When your financial situation becomes unmanageable because of overwhelming debt, bankruptcy may be an option to consider. A part of the bankruptcy process is the discharge of a debt, which means the debt is no longer required to be paid off. But what exactly does the discharge of debt mean? Let’s take a closer look at what the discharge of debt entails, its benefits, and its limitations.
A bankruptcy discharge is a court order that relieves the debtor from the obligation of paying certain types of debt. When a debtor files for bankruptcy, the bankruptcy process aims to protect the debtor and fairly repay the creditors. Unsecured debts, such as credit card debt, medical bills, and personal loans, are typically discharged in bankruptcy. However, certain types of debt, such as student loans and taxes, are generally not dischargeable.
When a debtor files for bankruptcy, it can lead to a discharge of certain debts through the use of the bankruptcy code. The types of debt that can be discharged in bankruptcy depend on the type of bankruptcy filing chosen by the debtor. Chapter 7 discharge, for instance, can often discharge unsecured debt like credit card debt, medical bills, and personal loans. Debts related to child support, alimony, and taxes are typically not dischargeable. In a chapter 13 bankruptcy filing, a debtor may be able to restructure their debt and create a payment plan that can help them pay off some or all of their obligations.
There are situations where a bankruptcy discharge can be denied to a debtor. Creditors or trustees can object to the discharge if they believe the debtor has committed fraud, concealed property, or failed to adhere to the bankruptcy process. Violation of a court order may also lead to denial of a discharge. The bankruptcy trustee may investigate the debtor’s debts, assets, and financial transactions to determine if any fraudulent activity has occurred. If the trustee finds that the debtor has acted fraudulently or violated a court order, they may file a motion to deny the discharge.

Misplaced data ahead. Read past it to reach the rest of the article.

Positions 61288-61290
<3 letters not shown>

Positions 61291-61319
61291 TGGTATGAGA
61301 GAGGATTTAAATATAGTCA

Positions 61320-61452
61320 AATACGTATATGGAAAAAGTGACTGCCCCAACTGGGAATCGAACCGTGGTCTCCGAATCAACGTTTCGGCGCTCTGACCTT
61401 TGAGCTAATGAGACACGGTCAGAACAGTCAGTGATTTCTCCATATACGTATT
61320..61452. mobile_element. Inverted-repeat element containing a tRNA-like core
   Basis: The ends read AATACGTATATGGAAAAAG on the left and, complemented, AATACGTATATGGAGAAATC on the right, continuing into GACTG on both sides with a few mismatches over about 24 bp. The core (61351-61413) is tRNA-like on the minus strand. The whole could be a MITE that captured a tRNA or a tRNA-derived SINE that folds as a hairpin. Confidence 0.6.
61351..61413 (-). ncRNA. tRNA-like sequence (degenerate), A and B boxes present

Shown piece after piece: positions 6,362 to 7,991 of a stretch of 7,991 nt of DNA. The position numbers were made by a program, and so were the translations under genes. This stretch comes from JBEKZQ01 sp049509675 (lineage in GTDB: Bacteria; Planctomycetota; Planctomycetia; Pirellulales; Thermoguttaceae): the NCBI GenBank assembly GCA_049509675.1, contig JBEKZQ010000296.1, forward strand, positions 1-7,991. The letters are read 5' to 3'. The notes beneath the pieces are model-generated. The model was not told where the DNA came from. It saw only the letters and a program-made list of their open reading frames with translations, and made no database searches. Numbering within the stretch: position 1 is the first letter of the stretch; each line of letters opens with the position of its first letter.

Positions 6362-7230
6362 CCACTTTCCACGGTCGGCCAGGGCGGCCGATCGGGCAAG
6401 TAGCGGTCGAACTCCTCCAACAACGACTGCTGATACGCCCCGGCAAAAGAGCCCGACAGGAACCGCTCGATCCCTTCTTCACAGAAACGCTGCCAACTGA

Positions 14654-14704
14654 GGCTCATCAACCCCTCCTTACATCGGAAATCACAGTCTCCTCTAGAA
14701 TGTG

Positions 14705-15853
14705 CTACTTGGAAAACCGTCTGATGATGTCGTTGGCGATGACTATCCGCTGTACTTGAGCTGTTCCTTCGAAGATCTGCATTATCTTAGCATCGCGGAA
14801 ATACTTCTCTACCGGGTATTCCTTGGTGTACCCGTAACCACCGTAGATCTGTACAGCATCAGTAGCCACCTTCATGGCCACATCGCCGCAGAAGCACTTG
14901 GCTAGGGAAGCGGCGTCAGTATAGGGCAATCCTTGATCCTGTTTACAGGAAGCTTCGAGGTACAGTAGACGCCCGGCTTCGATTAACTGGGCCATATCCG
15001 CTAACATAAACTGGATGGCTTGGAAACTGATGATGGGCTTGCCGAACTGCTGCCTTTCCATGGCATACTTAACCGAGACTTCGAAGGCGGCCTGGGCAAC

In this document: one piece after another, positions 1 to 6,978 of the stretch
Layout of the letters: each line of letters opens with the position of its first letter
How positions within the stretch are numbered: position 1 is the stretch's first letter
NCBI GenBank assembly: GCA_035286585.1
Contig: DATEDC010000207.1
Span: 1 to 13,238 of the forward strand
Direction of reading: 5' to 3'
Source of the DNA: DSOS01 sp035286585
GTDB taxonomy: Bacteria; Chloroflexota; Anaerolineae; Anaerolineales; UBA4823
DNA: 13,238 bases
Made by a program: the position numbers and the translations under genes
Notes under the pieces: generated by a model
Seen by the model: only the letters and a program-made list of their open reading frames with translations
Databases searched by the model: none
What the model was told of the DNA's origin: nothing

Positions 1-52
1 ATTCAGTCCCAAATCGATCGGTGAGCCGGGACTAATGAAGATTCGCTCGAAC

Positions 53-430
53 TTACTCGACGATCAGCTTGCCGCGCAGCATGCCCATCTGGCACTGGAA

The length of time it takes to get a bankruptcy discharge depends on the type of bankruptcy filed. In a Chapter 7 bankruptcy, debtors can expect to receive a discharge in approximately four to six months from the date of the bankruptcy petition filing. In a Chapter 13 bankruptcy, the discharge typically occurs after completing the repayment plan, which can take three to five years. In Chapter 11, which is typically used by businesses, the discharge timing is dependent on the court’s approval of the reorganization plan. The bankruptcy trustee must review the case and file any necessary objections before the court can approve the discharge.
Upon the completion of a bankruptcy case, the debtor may receive a discharge order indicating that their debts have been eliminated or discharged. The discharge order is a final order of discharge from the bankruptcy court, and the debtor is no longer liable for any debts discharged in the bankruptcy case. Creditors involved in the case are prohibited from pursuing or collecting payment from the debtor for any discharged debts.
The debtor’s bankruptcy attorney plays a crucial role in this process, ensuring that all required documentation is submitted to the court in a timely manner. After receiving a discharge, the debtor has the opportunity to start anew with a fresh financial slate, although it is important to note that certain debts, such as student loans or tax debts, may not be dischargeable.
If you are struggling with debt and are considering filing for bankruptcy, it’s important to seek out the guidance of a qualified Minnesota bankruptcy lawyer. At Kain + Henehan, our experienced bankruptcy lawyers can help you understand the complexities of bankruptcy law and determine which type of bankruptcy is right for your unique situation.
Contact Kain + Henehan by calling (612) 438-8006 or filling out the online form. We work tirelessly to help our clients achieve a discharge of their debts and get a fresh start. Schedule a free consultation to learn more about how we can help you.